My girlfriend wants a ring.
To say that I didn't see this coming is the understatement of the century. In a way, there is not much to tell:
Los Angeles boy meets Boston girl living in Los Angeles. Though we had some differences -- seems the East Coast Ivy-Leaguers up there can even out-liberalize some of the most granola-eating free spirits out West -- we agreed on many a film, food and music (a girl who dug Springsteen!). In the first few months I started to sprout hope that this new relationship might even outlast Schwarzenegger's political career.
But then it happened. Suddenly, I sensed that our current relationship was not enough for her. She hadn't shown it at first, when my chivalrous romancing seemed to be more than adequate. But that was back in the summer. What changed?
It became fall -- though still 80-plus degrees outside my Beverly Hills apartment -- and everything I did and said fell miles short. She seemed to want, nay, deeply desire, something more, something bigger. I could sense that this "thing" welling up inside her was not going to fade away of its own accord. Soon I would have to make a serious decision about our future together.
One day, out of the blue, she said it: She wanted a ring. I gasped, I froze; sweat started to drip from every pore. How could she be jumping into things so quickly? I asked myself. We were getting along so well. How could she ruin it with talk of such a commitment? A ring! But this was no ordinary I-want-to-spend-the-rest-of-my-life-with-you type of ring. Oh no, to her, it was much, much more.
This ring was about baseball.
For many in Los Angeles, baseball has long been a cute, outdated national pastime which, from the moment Magic Johnson first stepped onto the court to be greeted by Jack Nicholson, has given way to our current obsession, basketball -- namely, the Lakers. I just blindly assumed that the rest of the country felt the same way. Heck, aside from Shawn Green (his being Jewish makes it a mitzvah to know who he is), I probably couldn't tell you the names of more than a handful of players in the entire league, and I doubt that many of my native Angeleno friends could either. But it seems that there are still more than a few people -- most of whom were raised in the Northeast -- who don't quite see things the same way. And it also seems I am dating one of them.
My girlfriend is many wonderful things -- but from Los Angeles she is not. Make no mistake about it: you can take the girl out of Boston but you can't take the Red Sox fan out of the girl.
And this Red Sox fan wanted a World Series Championship ring. This was not an "OK, let's go to Tiffany's" type request she had. This was not something that money could buy. She wanted something I couldn't provide.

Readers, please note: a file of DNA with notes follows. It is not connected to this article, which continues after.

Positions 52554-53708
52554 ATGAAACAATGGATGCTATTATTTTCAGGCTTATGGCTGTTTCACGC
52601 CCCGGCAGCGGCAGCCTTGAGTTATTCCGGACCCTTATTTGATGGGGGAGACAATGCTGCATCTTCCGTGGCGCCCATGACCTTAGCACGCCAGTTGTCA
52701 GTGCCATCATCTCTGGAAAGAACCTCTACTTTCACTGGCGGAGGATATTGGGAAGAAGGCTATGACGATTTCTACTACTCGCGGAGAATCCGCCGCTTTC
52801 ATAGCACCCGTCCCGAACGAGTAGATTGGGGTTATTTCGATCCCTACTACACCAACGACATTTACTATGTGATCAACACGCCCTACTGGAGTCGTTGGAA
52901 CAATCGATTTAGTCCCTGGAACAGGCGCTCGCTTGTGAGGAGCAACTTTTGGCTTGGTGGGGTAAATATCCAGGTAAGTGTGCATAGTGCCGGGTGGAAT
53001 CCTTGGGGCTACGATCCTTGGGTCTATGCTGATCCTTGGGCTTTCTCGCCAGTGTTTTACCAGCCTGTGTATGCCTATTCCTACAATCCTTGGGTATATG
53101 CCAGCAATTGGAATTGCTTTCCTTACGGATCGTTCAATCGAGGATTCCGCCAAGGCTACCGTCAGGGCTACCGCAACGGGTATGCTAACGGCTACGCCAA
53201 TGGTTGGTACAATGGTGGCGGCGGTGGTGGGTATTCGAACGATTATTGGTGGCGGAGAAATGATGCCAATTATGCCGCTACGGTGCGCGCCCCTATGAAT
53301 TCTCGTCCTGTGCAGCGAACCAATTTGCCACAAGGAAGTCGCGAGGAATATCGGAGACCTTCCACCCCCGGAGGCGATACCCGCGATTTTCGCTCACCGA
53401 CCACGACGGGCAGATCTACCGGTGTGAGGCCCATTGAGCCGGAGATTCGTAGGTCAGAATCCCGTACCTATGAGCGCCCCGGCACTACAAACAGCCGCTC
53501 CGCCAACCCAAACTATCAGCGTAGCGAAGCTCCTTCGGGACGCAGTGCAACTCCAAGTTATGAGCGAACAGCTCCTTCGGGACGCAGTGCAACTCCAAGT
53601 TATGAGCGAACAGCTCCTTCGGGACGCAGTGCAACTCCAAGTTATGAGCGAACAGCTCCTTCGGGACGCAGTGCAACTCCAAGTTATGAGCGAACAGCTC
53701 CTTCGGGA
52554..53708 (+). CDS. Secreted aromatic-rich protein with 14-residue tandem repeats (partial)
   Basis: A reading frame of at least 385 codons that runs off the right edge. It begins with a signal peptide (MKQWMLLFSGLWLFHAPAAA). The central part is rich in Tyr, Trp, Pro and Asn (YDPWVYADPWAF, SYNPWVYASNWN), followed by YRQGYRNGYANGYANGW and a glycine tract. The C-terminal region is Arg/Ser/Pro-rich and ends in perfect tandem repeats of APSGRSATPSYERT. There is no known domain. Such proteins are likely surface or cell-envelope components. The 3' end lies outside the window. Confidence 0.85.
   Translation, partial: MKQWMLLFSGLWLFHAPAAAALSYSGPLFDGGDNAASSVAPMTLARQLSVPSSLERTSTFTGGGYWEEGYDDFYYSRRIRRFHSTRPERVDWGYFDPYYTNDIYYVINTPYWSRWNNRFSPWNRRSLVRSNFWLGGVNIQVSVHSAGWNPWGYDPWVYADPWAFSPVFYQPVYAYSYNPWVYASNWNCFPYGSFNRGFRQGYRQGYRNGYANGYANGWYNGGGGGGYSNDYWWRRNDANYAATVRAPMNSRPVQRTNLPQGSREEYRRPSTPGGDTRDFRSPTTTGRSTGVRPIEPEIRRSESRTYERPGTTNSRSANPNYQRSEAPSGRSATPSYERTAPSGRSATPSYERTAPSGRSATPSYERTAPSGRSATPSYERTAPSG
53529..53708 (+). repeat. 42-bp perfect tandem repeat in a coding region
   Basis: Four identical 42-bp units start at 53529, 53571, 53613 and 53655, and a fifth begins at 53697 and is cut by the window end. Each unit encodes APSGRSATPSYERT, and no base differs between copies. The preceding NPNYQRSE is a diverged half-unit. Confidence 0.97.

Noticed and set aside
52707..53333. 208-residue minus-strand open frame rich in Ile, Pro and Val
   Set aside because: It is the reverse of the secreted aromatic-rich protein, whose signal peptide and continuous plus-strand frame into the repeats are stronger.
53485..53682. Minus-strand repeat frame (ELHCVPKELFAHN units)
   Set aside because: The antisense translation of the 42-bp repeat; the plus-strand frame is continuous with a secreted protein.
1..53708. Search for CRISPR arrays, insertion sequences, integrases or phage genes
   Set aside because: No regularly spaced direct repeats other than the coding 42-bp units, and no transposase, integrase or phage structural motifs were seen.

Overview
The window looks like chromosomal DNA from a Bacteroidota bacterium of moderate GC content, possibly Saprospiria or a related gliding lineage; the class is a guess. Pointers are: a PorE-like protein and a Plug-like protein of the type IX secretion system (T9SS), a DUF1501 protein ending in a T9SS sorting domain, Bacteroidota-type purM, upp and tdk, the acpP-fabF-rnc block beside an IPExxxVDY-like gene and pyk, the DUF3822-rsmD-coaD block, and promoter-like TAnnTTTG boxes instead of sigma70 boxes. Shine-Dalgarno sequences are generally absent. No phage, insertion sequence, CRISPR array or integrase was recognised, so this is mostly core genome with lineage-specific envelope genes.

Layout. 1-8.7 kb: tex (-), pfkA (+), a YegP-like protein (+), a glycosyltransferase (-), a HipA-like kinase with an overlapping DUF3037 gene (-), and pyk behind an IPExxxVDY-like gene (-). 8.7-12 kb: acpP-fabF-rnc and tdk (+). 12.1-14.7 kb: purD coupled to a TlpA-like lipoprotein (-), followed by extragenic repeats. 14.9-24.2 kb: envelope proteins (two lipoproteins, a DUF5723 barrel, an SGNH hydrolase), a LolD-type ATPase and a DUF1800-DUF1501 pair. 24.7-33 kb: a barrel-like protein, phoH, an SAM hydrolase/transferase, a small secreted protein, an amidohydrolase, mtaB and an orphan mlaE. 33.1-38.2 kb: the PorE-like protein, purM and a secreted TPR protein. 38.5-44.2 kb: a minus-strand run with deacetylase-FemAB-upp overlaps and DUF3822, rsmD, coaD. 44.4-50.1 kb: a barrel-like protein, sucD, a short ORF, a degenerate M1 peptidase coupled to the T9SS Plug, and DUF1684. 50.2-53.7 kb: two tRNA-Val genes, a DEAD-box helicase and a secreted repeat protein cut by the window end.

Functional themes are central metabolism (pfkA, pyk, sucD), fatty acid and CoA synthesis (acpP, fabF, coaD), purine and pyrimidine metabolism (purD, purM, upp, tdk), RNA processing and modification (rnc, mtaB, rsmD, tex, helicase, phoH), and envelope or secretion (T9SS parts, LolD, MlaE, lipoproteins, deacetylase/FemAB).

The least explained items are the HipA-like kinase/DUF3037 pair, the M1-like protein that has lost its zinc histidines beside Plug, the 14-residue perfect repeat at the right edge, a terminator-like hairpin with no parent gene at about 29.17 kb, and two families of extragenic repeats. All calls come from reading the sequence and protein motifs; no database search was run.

Four hours after the Sox lost to their arch rival, the New York Yankees, I feebly tried to console her -- but right away, it seemed, I was DOA.
"How could you even call me on such a night of mourning?" she screamed, pointing out her other 200 friends (all Bostonians living in Los Angeles -- who knew there were so many?) would never call at such an hour. "You could never understand what I'm going through," she cried.
Am I really so callous? I really can empathize. I also get upset when my team loses.
Therein lies the rub. She, like other Bostonians, was always a bridesmaid, never a bride. Always the post-season loser and never the World Series champ. The Red Sox haven't even won one championship since 1918 (a date I have heard so many times it has taken on a mythical-type quality). So how can I even bring up not winning four in a row? The Sox have no "three-peats," so how can I even try to understand?
Her friends did. The following day, the Bostonians had a shiva-like lunch in order to just sit together and stare into their salads, not speaking, about what they repeatedly called "a death in the family."
At that lunch my girlfriend finally figured out that ... drum roll please: I am not from Boston. I guess she always knew it, but maybe she just didn't want to admit it. But with the finality of her "loss" it suddenly hit home.
With that realization came forgiveness. She finally concluded that we from outside of Boston are not the enemy. And that maybe I was being truthful when I told her that I do hate the Yankees as much as someone from Boston. (Reggie Jackson hit three home runs in the '77 World Series against the Dodgers -- what's not to hate?)
My girlfriend and I have moved ahead in our relationship. We just had to learn that there are many different types of people in this world, and that perhaps we can understand each other better sometimes by admitting that we don't understand each other at all.
Last week, as my girlfriend and I both rooted against the Yankees in the World Series that suddenly nobody cared about, the one thought that repeated in my mind was -- "Thank God I don't have to deal with this again till next year."
Greg Ross is an actor and musician living in Los Angeles. He can be contacted at email@example.com.
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